– Their dance is generated through various directives that I offer. They are, though, full of ambiguity. I encourage the dancers to exploit that ambiguity through answering their own questions through engaging with the tasks. Very often they find more interesting strategies than I could have offered. The piece unravels through their interpretation of my directives.
I love watching people solve problems in real time. There will be a clear, time-based structure, there will be things that happen in certain spaces that will always happen there. But the actual movement vocabulary, you know, the ”steps”, I’m not going to control that. So there’s an element of trust, communication and understanding that’s developed through the process of working together. Those are elements that are very present in all of my artistic processes. I think it allows the performers to be really genuine with their presence in the performance, which in its turn offers something true to the audience.
Because they are truly present and in the now, the dancers don’t have to remember anything in an analytical way. You know, they can just BE. They can embody the ideas according to how the situation affects them and how they affect each other. It is the embodiment of that presence that is connected to the concept of loss. If two bodies meet, and one of those bodies goes away, according to the conditions that we’re working under, the body that’s left behind will not be the same as it was before the meeting.
It’s a very simple idea.
I get an image flashing through my mind of a work I recently came across, by the poet and sculptor Robert Montgomery, it’s a neon- sign in a public space which reads as follows:
“The people you love become ghosts inside of you and like this you keep them alive”
I think about how the simplicity of a single sentence, as well as a wordless emotion can hold a potential which can resonate beyond our capacity for analytical understanding.
– The concepts I’m usually busy with, Toby continues, tend to be quite complicated, both structurally, conceptually and philosophically, they tend to get very complex and difficult and it’s it’s quite refreshing and challenging to do something simple.
I ask if Toby can elaborate a bit on the embodied, sensing state that he is working with in this piece, as opposed to the more complex, complicated structures and memory tasks that he usually works with.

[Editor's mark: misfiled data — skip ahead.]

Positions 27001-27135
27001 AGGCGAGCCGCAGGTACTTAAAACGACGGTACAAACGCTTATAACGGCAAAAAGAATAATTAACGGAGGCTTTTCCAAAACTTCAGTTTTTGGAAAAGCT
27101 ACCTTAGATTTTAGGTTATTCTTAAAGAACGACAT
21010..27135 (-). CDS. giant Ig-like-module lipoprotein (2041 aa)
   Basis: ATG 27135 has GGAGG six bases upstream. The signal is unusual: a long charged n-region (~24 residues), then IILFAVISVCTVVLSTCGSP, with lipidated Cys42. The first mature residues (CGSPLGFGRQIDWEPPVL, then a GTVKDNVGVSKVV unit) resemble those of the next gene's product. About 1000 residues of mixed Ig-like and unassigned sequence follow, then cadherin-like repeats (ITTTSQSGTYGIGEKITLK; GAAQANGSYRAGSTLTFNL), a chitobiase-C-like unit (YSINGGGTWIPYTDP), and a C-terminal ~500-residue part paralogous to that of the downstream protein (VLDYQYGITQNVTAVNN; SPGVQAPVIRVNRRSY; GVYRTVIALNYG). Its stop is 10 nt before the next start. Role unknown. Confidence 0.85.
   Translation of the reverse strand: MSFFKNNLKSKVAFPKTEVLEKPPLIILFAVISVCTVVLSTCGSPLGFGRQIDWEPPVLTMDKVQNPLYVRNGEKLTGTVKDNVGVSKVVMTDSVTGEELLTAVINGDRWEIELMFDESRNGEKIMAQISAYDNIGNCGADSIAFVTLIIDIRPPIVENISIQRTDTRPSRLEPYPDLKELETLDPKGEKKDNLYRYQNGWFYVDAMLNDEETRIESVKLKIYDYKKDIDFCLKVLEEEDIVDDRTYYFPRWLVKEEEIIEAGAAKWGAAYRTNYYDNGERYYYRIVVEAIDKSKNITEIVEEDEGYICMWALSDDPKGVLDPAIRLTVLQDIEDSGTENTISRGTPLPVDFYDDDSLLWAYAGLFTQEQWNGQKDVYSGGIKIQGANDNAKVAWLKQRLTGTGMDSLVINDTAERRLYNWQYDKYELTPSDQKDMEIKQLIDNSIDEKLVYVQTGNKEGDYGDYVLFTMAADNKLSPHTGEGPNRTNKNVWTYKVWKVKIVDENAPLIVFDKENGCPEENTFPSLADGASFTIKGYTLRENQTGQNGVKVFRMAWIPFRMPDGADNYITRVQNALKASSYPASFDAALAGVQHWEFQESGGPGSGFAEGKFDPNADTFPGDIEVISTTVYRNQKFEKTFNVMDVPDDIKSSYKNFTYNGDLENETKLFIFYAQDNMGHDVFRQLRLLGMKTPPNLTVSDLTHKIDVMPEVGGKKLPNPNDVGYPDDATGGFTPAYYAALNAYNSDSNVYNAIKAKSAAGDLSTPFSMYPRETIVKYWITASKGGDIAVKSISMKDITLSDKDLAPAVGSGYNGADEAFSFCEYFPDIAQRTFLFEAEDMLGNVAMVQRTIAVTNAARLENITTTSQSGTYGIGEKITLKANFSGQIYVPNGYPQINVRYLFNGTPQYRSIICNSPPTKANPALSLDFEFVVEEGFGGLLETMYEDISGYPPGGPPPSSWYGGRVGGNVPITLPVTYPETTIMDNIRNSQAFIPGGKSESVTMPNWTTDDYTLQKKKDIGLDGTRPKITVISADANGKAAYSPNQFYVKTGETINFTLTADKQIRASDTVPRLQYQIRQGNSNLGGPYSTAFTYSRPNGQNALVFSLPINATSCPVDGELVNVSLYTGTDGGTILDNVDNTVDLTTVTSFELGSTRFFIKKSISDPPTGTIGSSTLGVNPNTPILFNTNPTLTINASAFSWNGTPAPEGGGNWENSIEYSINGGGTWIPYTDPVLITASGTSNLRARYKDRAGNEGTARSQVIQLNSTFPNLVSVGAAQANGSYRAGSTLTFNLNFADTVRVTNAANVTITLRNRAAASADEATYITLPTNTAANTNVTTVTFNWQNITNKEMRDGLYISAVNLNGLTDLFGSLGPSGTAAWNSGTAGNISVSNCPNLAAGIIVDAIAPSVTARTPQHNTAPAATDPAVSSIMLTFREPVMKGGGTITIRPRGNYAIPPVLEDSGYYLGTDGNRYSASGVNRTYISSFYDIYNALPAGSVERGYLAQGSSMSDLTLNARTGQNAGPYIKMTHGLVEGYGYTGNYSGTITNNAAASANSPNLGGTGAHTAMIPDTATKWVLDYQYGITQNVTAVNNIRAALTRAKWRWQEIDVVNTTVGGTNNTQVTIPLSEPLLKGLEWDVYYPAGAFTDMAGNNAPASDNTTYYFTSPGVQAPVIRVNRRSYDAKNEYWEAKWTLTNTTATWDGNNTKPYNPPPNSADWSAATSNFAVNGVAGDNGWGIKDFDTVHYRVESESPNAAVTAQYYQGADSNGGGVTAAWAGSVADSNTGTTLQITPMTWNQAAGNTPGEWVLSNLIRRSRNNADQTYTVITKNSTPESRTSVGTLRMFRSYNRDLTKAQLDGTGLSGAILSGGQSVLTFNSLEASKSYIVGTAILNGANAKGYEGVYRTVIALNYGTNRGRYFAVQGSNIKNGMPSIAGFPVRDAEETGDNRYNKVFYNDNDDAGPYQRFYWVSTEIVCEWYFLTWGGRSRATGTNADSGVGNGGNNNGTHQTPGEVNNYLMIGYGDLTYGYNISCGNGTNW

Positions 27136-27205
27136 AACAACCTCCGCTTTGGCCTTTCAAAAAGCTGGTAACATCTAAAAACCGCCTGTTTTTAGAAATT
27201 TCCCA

–A lot of the tasks that the dancers are exploring are based on sensation. It has to do with physical feeling, the feeling of touch, the feeling of being together with someone, the feeling of being alone.
I’m still working with memory. But I have introduced a few tasks that are more associative… like to search for small elements of playfulness without being specific about it for example… so what is playfulness and when can it pop up as a contrast to something else?
Could you talk a bit about the music in the piece?
– Yes, of course. The coexistence of dance and music through active collaboration with composers has been an important aspect of my choreographic work for many years. We’ve developed a nice relationship with the musician that we’re going to have on stage, Louisa Palmi Danielsson. She’s developing a palette of sounds that are going to progress and she’s going to interact with the dancers.
The performance has the strict limitation of a 20-minute timeframe, so Louisa is also going to be some sort of time master. She will give some some impulses that work as cues for the dancers so they know where they are in the timeframe.
When they’re improvising without any “steps”, the dancers can quite easily get lost in time. Louisa giving certain time cues keeps the tension between the musician and the dancers and also links them together temporally as well as spatially.
I’m asking if he has the idea of this piece staying in its current shape and form or if he sees it as a part of a bigger idea, something that’s leading to something else?
– I think at the moment I see Faraway Nearby as a self-contained idea. Its shape and form is a response to the circumstances. A part of me has come to appreciate limitations more and more because they lead me into specific territories that I otherwise wouldn’t go to. But anyway, everything always leads to something else, so actually, nothing is ever really complete.
Foto: Ingeborg Zackariassen